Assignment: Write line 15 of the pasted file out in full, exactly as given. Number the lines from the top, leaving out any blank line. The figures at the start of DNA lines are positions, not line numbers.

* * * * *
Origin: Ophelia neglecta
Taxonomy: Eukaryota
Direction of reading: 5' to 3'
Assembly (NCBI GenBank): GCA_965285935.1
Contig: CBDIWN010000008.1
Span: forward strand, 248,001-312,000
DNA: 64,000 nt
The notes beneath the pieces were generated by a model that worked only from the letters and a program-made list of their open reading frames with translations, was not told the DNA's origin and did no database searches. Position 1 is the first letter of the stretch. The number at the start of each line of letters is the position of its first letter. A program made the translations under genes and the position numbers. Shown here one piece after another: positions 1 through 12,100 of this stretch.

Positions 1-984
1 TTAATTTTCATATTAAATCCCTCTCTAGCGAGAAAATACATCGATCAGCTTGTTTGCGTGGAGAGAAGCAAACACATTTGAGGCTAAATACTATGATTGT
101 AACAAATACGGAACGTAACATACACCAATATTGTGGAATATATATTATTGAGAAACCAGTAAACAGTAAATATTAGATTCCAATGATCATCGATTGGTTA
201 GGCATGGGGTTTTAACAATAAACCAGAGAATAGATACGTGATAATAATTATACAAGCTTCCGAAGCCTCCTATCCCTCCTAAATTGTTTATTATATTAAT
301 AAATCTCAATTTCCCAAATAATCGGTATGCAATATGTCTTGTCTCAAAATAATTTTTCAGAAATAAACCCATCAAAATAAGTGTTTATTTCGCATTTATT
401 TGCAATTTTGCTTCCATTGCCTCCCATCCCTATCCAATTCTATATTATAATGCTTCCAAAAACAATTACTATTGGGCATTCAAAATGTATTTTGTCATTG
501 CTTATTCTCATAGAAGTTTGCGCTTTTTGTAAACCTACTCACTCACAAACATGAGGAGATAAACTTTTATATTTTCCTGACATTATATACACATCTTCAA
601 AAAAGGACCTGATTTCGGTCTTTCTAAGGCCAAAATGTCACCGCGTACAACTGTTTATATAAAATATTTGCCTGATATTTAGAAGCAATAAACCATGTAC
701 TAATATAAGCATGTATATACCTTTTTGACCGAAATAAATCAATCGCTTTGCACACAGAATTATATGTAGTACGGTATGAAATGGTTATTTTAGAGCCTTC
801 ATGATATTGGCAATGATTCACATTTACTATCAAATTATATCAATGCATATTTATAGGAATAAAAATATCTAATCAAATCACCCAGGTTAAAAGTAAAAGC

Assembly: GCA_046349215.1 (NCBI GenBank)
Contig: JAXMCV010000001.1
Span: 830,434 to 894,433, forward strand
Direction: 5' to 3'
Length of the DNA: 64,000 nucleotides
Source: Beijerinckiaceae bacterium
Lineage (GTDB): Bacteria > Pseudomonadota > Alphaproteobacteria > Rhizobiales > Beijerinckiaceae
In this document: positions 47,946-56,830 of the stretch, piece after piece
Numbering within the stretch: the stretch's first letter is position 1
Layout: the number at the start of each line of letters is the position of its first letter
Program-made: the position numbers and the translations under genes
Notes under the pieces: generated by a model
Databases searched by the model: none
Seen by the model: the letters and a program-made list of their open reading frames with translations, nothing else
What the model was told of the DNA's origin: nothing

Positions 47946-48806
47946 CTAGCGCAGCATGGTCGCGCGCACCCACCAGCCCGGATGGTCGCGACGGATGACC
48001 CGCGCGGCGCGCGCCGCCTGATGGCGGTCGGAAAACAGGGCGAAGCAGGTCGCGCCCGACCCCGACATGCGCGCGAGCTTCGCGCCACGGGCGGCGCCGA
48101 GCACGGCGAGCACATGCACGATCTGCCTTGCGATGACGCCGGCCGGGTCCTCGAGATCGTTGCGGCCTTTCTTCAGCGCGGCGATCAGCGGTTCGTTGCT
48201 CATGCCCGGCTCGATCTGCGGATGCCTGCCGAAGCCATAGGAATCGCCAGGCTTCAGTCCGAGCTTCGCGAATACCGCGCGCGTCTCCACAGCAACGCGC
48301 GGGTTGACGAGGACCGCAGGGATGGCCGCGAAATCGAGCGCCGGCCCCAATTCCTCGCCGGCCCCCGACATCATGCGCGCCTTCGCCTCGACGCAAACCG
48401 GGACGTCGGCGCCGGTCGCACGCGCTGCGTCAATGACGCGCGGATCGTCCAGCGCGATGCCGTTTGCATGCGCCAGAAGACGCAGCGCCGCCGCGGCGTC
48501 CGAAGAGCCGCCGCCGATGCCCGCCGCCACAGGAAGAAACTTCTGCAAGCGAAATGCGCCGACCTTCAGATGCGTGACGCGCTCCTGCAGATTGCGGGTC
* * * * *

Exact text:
501 CTTATTCTCATAGAAGTTTGCGCTTTTTGTAAACCTACTCACTCACAAACATGAGGAGATAAACTTTTATATTTTCCTGACATTATATACACATCTTCAA